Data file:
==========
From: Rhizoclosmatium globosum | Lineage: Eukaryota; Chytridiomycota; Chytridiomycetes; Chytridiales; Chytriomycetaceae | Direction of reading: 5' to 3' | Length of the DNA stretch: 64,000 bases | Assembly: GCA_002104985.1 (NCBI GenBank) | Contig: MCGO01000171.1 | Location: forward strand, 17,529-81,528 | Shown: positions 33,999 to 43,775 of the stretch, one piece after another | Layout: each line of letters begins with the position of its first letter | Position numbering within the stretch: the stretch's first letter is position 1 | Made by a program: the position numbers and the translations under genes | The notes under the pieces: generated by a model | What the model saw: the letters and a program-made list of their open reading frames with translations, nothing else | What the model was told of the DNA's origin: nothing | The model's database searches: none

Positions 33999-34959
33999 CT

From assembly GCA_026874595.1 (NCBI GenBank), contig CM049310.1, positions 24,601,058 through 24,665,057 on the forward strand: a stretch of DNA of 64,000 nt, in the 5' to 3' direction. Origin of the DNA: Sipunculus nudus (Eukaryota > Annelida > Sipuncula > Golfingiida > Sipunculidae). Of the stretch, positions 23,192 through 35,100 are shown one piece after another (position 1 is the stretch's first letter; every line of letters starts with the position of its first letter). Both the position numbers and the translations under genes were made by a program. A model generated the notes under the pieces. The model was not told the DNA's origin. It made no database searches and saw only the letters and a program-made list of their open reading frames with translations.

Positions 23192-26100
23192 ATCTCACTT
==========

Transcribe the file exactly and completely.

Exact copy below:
From: Rhizoclosmatium globosum | Lineage: Eukaryota; Chytridiomycota; Chytridiomycetes; Chytridiales; Chytriomycetaceae | Direction of reading: 5' to 3' | Length of the DNA stretch: 64,000 bases | Assembly: GCA_002104985.1 (NCBI GenBank) | Contig: MCGO01000171.1 | Location: forward strand, 17,529-81,528 | Shown: positions 33,999 to 43,775 of the stretch, one piece after another | Layout: each line of letters begins with the position of its first letter | Position numbering within the stretch: the stretch's first letter is position 1 | Made by a program: the position numbers and the translations under genes | The notes under the pieces: generated by a model | What the model saw: the letters and a program-made list of their open reading frames with translations, nothing else | What the model was told of the DNA's origin: nothing | The model's database searches: none

Positions 33999-34959
33999 CT

From assembly GCA_026874595.1 (NCBI GenBank), contig CM049310.1, positions 24,601,058 through 24,665,057 on the forward strand: a stretch of DNA of 64,000 nt, in the 5' to 3' direction. Origin of the DNA: Sipunculus nudus (Eukaryota > Annelida > Sipuncula > Golfingiida > Sipunculidae). Of the stretch, positions 23,192 through 35,100 are shown one piece after another (position 1 is the stretch's first letter; every line of letters starts with the position of its first letter). Both the position numbers and the translations under genes were made by a program. A model generated the notes under the pieces. The model was not told the DNA's origin. It made no database searches and saw only the letters and a program-made list of their open reading frames with translations.

Positions 23192-26100
23192 ATCTCACTT